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Poets in Residence : A Collection of Recent Works From L.A.'s Short-Form Literati

February 02, 1986

Charles Bukowski

Style style is the answer to everything-- a fresh way to approach a dull or a dangerous thing. to do a dull thing with style is preferable to doing a dangerous thing without it. Joan of Arc had style John the Baptist Christ Socrates Caesar, Garcia Lorca. style is the difference, a way of doing, a way of being done. 6 heron standing quietly in a pool of water or you walking out of the bathroom naked without seeing me. Michael C. Ford

An Early Start (for Steven Robert Lowry) This guy in Downey, California says this about travel: "I wanna grind off a few miles before breakfast" Maybe he's right! In a particularly desolate part of the Snake River plains somewhere between Bliss & Glenn's Ferry Junction, there's a sign at the side of the road; black letters advising: WITH A LATER START YOU WOULDN'T BE HERE YET Eloise Klein Healy

Moroni on the Mormon Temple/Angel on the Wall He is a foreigner and not one of the angels living here. He was imported to point at heaven. His name is hard and final, not like Angel, soft "n" and soft "g" whose name is sprayed down the street on a building, eye-level, arm-level, quick and at night to say, "I am no foreigner, this is my barrio, something old, something here." 1.83 Wanda Coleman

San Diego "the light is like this in the south of france" he says we stand on the pier watch the blond boys afloat with their surfboards waiting to ride the big wave "here i can be somebody" he says a wave comes and two of the boys take it in the boys. how well tanned they are with skins the color of wet sand poised unconcerned in aryan uniformity "you breathe better here. the air is pure. we can rent a house off the beach" we listen to the roar another wave. more boys take it in my heart hangs ten , braces with the wet thrill of foam as they splash graceful into the shallows "you can find work here easily. me too" he says "this is a military town, full of rednecks a tougher lily white town than the one i come from and i don't swim" satin slate pelicans perch atop the lamps that dot the pier. charcoal and enamel gulls dive for fish. small gray-brown pipers scuttle back and forth ocean side the cream white crests of waves crash along the most unspoiled beach i've ever seen his eyes my eyes, his lips mine afterwards the light is brighter. we look out into a rainbow of blues greens and aquamarines watch as laughing swimmers return "i guess you have a point" he says we make our way silently along glistening rocks. the waves roar i pick sand stones to carry home Lewis MacAdams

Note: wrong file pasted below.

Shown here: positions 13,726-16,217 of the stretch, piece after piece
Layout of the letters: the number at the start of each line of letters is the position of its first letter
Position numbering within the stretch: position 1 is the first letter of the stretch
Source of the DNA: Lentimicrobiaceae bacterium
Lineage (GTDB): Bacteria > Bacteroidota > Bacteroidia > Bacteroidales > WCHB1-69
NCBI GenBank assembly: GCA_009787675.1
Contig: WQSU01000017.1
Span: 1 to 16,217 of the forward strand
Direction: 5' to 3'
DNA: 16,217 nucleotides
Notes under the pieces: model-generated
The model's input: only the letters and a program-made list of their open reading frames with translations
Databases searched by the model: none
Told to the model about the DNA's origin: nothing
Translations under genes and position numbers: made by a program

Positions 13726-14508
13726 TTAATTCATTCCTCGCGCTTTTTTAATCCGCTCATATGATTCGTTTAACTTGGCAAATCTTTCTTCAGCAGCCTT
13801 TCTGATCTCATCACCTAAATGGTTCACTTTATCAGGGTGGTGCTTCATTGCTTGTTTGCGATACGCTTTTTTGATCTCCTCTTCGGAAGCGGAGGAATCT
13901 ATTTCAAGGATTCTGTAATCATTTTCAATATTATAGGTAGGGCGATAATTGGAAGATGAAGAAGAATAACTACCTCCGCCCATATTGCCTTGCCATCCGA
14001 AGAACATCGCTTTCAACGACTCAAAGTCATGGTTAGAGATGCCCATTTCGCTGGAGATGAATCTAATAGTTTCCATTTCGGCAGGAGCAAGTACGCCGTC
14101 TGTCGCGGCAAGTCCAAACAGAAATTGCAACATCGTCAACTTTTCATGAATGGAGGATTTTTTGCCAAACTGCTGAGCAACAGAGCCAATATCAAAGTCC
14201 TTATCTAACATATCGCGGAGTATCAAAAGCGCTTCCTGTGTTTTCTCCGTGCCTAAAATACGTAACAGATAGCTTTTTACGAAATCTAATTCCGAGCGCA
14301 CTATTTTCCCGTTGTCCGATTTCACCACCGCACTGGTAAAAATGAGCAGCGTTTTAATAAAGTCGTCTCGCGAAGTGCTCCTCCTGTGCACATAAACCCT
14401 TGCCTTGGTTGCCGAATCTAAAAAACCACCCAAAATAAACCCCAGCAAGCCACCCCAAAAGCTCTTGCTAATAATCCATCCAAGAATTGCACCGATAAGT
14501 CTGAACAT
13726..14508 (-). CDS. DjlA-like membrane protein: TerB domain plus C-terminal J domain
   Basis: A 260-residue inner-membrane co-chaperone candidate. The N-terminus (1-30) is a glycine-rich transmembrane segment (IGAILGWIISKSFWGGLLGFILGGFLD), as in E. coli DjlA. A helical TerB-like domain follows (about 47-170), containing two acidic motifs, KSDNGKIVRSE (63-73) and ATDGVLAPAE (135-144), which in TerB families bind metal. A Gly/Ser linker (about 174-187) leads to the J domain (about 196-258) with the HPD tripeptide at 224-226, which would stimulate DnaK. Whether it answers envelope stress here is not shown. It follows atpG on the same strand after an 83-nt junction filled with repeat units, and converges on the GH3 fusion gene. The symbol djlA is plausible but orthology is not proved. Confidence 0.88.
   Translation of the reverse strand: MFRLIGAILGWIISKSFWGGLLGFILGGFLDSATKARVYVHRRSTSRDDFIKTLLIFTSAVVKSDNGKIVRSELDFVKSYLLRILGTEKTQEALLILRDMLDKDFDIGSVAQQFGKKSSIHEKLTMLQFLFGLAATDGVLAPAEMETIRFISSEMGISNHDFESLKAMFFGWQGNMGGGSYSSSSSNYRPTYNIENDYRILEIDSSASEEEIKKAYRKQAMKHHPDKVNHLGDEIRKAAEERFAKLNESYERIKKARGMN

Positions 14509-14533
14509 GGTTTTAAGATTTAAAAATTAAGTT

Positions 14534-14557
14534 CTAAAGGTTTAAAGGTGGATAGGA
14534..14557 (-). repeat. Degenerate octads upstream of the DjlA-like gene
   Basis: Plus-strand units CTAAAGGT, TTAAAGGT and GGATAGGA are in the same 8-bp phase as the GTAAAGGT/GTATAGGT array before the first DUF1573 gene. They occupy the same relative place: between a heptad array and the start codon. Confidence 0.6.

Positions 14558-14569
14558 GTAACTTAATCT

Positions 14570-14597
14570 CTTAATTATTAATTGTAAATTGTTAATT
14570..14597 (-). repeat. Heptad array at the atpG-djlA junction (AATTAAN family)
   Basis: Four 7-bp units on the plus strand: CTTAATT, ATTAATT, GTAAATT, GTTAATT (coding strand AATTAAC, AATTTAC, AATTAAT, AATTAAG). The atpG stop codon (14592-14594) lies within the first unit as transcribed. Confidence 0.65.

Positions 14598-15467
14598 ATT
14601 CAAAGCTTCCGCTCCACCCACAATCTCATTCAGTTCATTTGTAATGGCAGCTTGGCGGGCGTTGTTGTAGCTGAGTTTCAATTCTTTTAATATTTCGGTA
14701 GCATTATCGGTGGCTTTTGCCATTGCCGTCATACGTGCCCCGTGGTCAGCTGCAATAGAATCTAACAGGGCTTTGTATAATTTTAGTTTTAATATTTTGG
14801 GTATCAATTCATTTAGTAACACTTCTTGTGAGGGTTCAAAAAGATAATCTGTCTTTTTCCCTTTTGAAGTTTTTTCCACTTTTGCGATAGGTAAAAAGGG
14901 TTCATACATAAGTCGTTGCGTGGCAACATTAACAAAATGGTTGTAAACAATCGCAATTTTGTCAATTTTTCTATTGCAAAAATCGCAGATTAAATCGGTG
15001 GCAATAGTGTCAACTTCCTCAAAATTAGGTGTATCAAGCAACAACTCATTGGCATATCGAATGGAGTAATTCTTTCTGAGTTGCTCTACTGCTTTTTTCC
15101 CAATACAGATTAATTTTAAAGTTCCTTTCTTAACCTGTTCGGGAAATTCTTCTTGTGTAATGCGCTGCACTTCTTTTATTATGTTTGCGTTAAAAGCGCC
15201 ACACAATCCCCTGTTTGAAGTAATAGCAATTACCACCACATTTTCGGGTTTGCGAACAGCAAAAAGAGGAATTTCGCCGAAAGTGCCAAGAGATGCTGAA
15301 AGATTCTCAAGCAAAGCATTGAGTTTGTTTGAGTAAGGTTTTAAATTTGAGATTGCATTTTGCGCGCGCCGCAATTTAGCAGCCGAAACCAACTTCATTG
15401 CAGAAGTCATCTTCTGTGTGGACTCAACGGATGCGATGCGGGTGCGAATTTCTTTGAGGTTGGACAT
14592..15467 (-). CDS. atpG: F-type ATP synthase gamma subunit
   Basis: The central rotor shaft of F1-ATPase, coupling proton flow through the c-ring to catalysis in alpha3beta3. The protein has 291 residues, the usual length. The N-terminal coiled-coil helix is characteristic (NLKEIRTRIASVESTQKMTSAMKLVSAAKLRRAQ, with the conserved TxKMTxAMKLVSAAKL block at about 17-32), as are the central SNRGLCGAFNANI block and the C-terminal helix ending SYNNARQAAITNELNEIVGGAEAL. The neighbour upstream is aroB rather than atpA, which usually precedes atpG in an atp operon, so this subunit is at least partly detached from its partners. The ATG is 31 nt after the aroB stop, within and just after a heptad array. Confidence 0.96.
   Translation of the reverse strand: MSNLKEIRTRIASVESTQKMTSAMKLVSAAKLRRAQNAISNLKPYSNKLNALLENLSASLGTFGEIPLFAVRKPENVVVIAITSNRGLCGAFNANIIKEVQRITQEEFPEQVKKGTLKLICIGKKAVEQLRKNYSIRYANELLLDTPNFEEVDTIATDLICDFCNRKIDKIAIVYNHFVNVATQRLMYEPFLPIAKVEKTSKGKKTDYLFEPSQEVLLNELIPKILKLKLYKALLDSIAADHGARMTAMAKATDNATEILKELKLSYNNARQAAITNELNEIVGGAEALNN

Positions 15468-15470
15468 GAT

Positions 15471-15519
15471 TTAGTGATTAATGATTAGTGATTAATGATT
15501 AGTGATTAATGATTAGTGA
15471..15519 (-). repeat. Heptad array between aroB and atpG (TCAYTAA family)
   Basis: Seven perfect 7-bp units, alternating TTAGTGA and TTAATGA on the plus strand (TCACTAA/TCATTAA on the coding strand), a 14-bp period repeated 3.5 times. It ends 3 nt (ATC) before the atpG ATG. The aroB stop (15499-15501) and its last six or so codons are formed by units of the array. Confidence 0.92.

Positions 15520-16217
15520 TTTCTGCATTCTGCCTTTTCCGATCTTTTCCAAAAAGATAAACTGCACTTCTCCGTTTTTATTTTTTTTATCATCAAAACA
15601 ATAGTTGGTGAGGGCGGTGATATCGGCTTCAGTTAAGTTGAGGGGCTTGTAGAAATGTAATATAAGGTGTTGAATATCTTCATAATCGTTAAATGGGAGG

"new moon fading" New moon fading. Culver City before dawn in the rain, inky mile after gridded mile. Forgot my sandwiches so I missed my bus, had to race past the Venice post office twice, ghostly figure past the Ace Gallery with a sack lunch and a book chasing the 6:39. I think we'll call this one "Work Moon" because we're going to work. We're going to work, work, work. We're going to work, work, work, work, work, work, work. "He who digs Los Angeles is Los Angeles." Los Angeles, you swallow up nearly all the southwest's water, nearly all its available air and light, so you must give something back enthusiastically in story and song. Paul Trachtenberg

Lawndale, California A reformed New York Jew, a Mormon Utah Dane assembled me in this place by the shore. My first salty breath. My words then romped through big open spaces. The sea and salt of this suburb, dissolved the locusts and pogroms. Bill Mohr

The Ambiguity of Motion The fur, still warm, when you scoop the cat's body off the pavement. The cat's not crushed and there's no blood. Your car's engine sounds louder than i expect it to, but it's late at night and there's no traffic except for the car somewhere ahead of us that hit this cat. But motor noise collaborates. Sometimes I've woken up very early and walked around before alarm clocks ring and then I realize how much noise a car makes; or standing by a broken-down car on the freeway, the other cars zoom and whoosh. Death makes a big noise that we can't hear, even though we are listening all the time and often hark as he drives past; his stationary car wheeling with the voice of our thoughts. Reprinted with permission from " 'Poetry Loves Poetry': An Anthology of Los Angeles Poets," edited by Bill Mohr ( 1985, Momentum Press; all rights reserved to the authors).

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